- It simplifies handling tenses: mostly just simple and continuous present to grapple with.
- Combined with first person, present tense closes the gap between narrator and actor: what the actor is experiencing is all that the narrator can know.
Present tense – the drawbacks
- Immediacy is also inflexibility: the narrative proceeds at the speed of the physical action, there’s not much scope for expanding and compressing, and time-shifts are awkward or abrupt.
- Realism in time puts the focus on immediate experience, not wider context and understanding.
- Realism in time tends to include trivia of action and setting which with past tense you could skim over at will.
- Tension can only be created by the future being a blank, so there’s less scope for suspense and dramatic irony.
- Unless you can convincingly pause the action, exposition and flashbacks have to be dumped into the flow of action like a stone. This tends to limit the scope for depth of backstory and the subtle characterisation that can result.
- Free indirect style is much more awkward to handle and much less effective, since there’s no difference between the narrative tense and the tense of the actors’ voices and thought.
- By being eternally in the present, the narrative “takes the story out of time”: it loses touch with the sense of how the past pushes us onwards and makes us act.
- Combined with first person, there’s less scope for narration that works with the wider implications of what’s happening, unless the character actually stops and thinks.
- Combined with first person, the fact that a character is both narrator and actor in the present creates a sense of detachment from the events: some of “I” must be observing, while the rest is experiencing.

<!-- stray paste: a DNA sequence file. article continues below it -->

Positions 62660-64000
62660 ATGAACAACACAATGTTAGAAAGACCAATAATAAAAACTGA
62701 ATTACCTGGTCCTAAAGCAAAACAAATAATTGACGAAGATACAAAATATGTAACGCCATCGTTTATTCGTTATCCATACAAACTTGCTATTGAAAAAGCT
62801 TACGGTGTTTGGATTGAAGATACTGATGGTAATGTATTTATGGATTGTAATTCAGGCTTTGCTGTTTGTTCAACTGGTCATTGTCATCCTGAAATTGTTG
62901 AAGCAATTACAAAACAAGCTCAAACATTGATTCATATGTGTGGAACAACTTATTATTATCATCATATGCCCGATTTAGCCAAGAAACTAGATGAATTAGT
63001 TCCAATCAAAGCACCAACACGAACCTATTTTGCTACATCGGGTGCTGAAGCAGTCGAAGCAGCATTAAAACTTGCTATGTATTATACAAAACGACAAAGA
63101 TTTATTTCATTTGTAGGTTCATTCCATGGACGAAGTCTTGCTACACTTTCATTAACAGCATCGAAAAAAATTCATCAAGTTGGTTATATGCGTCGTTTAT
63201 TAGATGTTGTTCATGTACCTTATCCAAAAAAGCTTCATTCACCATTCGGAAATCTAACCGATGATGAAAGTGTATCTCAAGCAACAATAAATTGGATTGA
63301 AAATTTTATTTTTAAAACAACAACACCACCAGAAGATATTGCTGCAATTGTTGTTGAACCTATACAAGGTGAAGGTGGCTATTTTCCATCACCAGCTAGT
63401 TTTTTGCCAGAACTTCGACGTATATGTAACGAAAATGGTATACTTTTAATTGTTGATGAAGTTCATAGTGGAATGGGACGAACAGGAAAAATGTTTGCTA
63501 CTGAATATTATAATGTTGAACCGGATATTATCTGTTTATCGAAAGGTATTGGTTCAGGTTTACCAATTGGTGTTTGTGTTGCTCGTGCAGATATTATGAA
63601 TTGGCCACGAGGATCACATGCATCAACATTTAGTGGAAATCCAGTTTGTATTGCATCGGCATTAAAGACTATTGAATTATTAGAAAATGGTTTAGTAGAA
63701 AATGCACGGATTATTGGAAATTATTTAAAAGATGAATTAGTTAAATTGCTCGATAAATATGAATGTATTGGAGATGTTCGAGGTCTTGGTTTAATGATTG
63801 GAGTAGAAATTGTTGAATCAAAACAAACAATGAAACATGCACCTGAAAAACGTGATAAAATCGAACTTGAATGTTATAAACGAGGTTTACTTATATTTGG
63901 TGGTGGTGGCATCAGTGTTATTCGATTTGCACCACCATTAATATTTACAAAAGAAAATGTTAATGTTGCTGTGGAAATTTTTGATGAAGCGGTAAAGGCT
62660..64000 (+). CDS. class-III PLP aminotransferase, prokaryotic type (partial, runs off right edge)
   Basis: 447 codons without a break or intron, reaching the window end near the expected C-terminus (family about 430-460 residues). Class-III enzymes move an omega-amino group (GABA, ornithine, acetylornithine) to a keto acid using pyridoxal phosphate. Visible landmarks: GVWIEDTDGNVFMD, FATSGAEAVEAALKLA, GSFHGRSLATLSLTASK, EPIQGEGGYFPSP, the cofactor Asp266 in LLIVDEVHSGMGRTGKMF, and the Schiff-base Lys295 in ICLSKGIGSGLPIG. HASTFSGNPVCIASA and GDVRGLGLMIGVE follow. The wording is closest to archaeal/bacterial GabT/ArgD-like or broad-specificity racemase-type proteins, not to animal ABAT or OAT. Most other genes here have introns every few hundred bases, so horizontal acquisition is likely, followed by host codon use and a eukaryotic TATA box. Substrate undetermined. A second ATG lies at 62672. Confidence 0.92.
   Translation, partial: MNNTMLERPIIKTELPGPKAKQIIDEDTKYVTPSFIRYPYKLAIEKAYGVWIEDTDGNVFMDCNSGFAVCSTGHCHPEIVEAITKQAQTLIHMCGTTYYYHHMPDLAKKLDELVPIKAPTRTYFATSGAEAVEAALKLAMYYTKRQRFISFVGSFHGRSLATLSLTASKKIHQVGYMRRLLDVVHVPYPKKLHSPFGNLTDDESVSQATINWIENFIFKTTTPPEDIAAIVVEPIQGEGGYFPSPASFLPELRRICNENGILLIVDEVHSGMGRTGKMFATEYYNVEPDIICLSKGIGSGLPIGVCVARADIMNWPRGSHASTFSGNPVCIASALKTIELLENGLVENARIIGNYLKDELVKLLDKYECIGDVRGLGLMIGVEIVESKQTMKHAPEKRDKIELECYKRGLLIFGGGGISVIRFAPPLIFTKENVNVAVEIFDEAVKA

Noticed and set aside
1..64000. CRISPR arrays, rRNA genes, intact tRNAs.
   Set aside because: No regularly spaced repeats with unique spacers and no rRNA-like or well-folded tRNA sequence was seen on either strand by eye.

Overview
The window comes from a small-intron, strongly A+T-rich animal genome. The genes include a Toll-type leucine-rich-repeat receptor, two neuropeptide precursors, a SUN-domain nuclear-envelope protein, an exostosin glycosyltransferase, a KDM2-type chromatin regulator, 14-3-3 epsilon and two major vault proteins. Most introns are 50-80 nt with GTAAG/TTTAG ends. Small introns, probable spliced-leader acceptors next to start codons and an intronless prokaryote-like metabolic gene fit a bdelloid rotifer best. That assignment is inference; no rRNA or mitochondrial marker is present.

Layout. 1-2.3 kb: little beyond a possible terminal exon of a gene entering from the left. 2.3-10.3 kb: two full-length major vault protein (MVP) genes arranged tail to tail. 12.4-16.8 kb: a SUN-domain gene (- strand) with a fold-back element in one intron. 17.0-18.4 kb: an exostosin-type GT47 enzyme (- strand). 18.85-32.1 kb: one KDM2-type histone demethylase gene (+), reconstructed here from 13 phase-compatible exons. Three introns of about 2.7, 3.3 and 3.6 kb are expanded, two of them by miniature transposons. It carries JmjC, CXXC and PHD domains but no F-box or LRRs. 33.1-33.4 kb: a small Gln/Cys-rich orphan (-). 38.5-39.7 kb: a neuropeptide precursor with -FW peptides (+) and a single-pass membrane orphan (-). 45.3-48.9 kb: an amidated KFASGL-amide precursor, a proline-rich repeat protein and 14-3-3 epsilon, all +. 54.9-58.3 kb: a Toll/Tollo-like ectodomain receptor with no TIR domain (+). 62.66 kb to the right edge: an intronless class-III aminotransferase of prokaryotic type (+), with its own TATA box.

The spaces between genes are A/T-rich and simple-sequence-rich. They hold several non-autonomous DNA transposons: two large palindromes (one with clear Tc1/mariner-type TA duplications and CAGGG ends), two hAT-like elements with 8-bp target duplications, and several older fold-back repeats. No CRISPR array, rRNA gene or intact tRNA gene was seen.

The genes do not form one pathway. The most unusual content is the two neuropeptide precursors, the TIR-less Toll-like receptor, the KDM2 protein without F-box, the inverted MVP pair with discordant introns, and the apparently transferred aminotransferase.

Then, of course, there’s the narrative which works with both past and present tense, either switching between separate chunks, or in one continuous thread (as with the different structures of Then-and-Now in the three threads of A Secret Alchemy). The logical way is to use present tense for the most recent sections, and past tense for those further back in time.
But the reverse might work even better: the disoriented feel of present tense can make it perfect for memories, while the more solidly-anchored past tense can make it perfect for the more sophisticated relationship to time that a main narrative needs. In other words, because past and present tense have such different effects on the experience of the story, you’d be mad to make sweeping assumptions about either, or refuse to use it. You need both.
Emma Darwin was born in London and studied Drama at university. After various jobs including publishing social work books, driving a sandwich van and selling musical instruments, her first novel The Mathematics of Love was published in 2006 and was shortlisted for the Commonwealth Writers Best First Book, and other prizes. Her bestselling second novel, A Secret Alchemy, was part of a PhD which explored the writing of historical fiction. She’s now writing her third novel, and teaching Creative Writing for the Open University and elsewhere.
Sites That Link to this Post
- Who’s Driving This Story? – The Writer's Journal | August 26, 2015
- When Writing About A Novel What Tense Use | Bredar Brader | May 15, 2015
- Emma Darwin | Links from the Purple Chair | January 1, 2014
- Featuring Women Writers on WWWB 2013 - Women Writers, Women Books | December 30, 2013
- Best Writing Advice in 30 Seconds - Women Writers, Women Books | December 3, 2013